Saturday, June 22, 2013
Nothing Has Changed, Everything Has Changed
I sat at the restaurant with the check stowed safely in my right pant pocket. The flimsy piece of paper burned through the cloth and singed the hair on my thigh. It was screaming for attention, trying to distract from the conversation and deliver me back to the worried thoughts that filled my mind over the last few weeks. Will they come, will they come?
After breakfast, the whole family got back into the car and drove towards the bank. They waited in the parking lot as I leaped towards the front door. I had already filled out the deposit slip. The line for the teller was short. I handed the check and the slip forward and waited for something to happen. Would thunder crash through the sky and lightning blaze down past the roof and strike me on the spot? With little fanfare, she handed me a receipt, and I was returning to the car.
Nothing has changed, everything has changed.
With the deposit of my first check, I have started the true transition into my new practice. Some may call it concierge, others membership based. But what the lawyers tell me is that I am now charging for uncovered services. There is much uncertainty. Only after hearing my colleagues reactions have I started to question myself. They hem and haw as they tell me that I am bold. They envy my willingness to take such a risk.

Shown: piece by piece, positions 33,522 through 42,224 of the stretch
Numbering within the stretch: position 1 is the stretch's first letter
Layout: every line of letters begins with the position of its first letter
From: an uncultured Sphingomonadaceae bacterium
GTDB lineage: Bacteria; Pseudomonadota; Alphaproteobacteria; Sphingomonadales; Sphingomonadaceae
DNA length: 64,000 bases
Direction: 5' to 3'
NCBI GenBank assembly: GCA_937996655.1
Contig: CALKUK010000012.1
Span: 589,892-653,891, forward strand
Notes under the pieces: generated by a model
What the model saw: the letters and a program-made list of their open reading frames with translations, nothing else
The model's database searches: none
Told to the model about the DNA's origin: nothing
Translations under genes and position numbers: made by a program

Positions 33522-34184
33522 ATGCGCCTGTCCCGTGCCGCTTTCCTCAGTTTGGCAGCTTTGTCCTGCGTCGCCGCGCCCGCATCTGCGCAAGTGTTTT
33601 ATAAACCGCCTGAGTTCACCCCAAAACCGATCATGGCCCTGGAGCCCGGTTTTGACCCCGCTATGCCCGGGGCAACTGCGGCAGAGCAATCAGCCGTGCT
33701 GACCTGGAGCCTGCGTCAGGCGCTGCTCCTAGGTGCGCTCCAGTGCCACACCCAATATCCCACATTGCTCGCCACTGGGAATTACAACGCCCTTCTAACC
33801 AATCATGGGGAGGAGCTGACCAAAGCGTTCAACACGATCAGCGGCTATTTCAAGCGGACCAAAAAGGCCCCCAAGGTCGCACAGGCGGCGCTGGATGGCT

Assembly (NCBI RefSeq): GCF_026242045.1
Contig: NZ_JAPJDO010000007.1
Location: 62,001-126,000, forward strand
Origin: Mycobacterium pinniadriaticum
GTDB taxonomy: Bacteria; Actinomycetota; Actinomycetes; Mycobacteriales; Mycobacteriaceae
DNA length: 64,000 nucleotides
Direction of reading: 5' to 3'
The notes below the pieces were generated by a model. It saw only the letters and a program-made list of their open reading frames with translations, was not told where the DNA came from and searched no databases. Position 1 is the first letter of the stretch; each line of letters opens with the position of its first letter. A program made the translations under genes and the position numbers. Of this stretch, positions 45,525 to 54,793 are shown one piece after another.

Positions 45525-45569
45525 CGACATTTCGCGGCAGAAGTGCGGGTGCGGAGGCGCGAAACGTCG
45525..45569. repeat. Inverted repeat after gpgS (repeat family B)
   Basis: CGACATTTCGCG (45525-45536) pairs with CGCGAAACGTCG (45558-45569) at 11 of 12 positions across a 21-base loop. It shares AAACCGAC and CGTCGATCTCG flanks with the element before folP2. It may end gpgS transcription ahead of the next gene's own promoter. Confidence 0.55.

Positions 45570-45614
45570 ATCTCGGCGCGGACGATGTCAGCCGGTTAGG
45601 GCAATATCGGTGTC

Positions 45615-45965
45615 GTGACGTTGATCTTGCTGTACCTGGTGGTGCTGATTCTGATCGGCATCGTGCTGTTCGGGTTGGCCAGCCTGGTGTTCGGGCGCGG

For me, however, the risk is in staying the same. The risk is abandoning one's beliefs to join the great healthcare race to assimilation. Physicians will change their ways. The art of medicine will become a borg like delivery of cookbook solutions spoken in hushed tones and explained in reams of computer printouts.
Did you get the after visit summary, what about the patient education materials?
Will they come or not? I have no idea.
I am scared. I have placed a value on my abilities, and now must wait to see if my patients are in agreement.
What I don't question is the certainty of the stand I am taking. Today, I stepped out of the system. I abandoned the structure that has been placed on me since the day I accepted the position in my medical school class.
This has not been easy and comes with a great deal of risk .
I will do it anyway.
I have done it already.
Posted by Jordan Grumet at 12:57 PM